In comparison, the U.S. youth behavioral traits were also notably Seekers and driven by a primary motivation for self-expression (which is also important among young Japanese but in certain contexts and as a group). Spontaneity was much higher among youth in the U.S. However, we’re already seeing how this is changing, as reported by our Japanese youth culture managers, many of whom say youth demographics have been forced outside of their comfort bubble and are figuring out new ways to create self-expression within their altered lifestyles.

In some ways, like youth markets in parts of the Middle East, China, and India, Japanese youth culture is using their social media skills to demonstrate their frustration with the reaction of their government to deal with the Fukushima nuclear power plant situation, not to mention the devastation from the Tsunami and earthquake in Sendai. This is presenting an opportunity that’s reshaping youth interaction with the political system, which is also affecting traditional forms of hierarchy within businesses as well.

Socks and clogs in the streets of Tokyo among notable street fashion styles this Spring.

The ripple effects are noted here in the United States, especially as Japanese streetwear trends are an ongoing source of inspiration. While North America, Europe, and Japan all have their versions of streetwear and upper urbanwear trends, including their own designers and collaborations, the fastest growing market pushing the evolution are individuals themselves, and this has often taken place in Japan -those who simply make their own streetwear fashion out of a variety of sources, including a range of high-end pieces mixed with inexpensive but personally chic strategies. These people, the unknown style-sensitives of street couture often have no aspirations to become the next Watanabe or Takahashi, but simply gain inspiration from their surroundings and enjoy their own sense of individuality and expression through fashion. It is the expression that is changing now. A news sense of Japanese hope and rebuilding, which is seeping over into their lifestyles including fashion. These people are the real crop of new leaders pushing trends in the quiet underground. It’s through their personal sense of style that gets the rest of us to take notice, and quite honestly, follow.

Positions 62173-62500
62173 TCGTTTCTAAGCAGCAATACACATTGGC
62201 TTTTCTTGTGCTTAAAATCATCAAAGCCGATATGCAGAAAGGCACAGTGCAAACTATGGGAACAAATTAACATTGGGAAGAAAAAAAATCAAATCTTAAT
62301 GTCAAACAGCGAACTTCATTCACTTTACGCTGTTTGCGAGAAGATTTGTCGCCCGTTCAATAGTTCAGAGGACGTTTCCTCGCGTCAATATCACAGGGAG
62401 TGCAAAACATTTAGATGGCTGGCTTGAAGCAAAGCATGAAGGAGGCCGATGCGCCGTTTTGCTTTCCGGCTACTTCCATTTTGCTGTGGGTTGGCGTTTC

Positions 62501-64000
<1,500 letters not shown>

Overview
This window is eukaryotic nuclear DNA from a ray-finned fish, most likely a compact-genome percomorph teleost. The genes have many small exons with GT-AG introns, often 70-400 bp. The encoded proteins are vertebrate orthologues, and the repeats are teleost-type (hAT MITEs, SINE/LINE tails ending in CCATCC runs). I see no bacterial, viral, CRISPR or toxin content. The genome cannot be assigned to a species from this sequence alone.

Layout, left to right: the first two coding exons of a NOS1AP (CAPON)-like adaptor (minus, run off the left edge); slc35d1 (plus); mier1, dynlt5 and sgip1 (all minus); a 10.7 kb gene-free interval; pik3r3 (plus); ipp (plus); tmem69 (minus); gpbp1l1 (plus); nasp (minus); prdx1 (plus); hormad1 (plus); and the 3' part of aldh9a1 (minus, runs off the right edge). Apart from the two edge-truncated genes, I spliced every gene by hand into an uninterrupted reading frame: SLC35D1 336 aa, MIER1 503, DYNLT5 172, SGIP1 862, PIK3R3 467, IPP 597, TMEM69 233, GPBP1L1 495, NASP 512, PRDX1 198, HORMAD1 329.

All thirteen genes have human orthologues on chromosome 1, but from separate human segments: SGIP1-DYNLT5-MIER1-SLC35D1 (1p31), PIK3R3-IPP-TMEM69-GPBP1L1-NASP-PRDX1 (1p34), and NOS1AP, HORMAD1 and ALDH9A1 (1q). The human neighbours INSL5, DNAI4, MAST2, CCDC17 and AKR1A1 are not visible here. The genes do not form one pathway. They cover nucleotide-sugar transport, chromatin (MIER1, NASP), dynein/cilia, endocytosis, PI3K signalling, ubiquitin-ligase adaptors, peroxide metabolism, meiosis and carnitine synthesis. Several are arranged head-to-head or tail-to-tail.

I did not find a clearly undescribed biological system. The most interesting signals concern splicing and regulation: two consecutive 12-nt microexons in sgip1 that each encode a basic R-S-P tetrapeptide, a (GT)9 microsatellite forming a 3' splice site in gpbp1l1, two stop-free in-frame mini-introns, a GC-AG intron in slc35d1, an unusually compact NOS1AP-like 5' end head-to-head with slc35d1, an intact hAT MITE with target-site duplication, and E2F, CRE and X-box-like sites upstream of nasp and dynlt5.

On the flip side, Americana, military, and heritage remain strong trends among young males in Japan, while classic clogs, boots, denim shorts, and 70’s flowing skirts and dresses, are among the top trends among young females.

Both genders still take inspiration from the United States, but will youth culture in the U.S. rank Japanese fashion as high as it once did as leaders in style? We’re figuring that out now with a new set of research.

Hatsune Miku–to debut in a virtual holographic concert at Anime Expo in July in Los Angeles.

In terms of animation, manga, J-Pop, and J-Rock, youth in the U.S. are still as enamored as ever. Anime Expo announced today, May 17, that Hatsune Miku, a Japanese virtual pop idol whose computer-generated singing and holographic performances which have sparked a new form of musical entertainment, will debut in “concert” at Anime Expo in Los Angeles from July 1 – 4, 2011. Fans are already furiously blogging about this.

What’s also notable is how youth culture in United States has rallied together by creating a variety of fundraising events for Japan, and across many industries from music, sports, fashion, manga, and video gaming. It’s brought humanitarian attention to the country and support that may also reshape how we once thought about this country: Perhaps as producers of a new way of doing business, creating strategies that are once again leading-edge, but not from industrialization and modernization, but from a different source of creativity, from necessity, which has always been the mother of invention.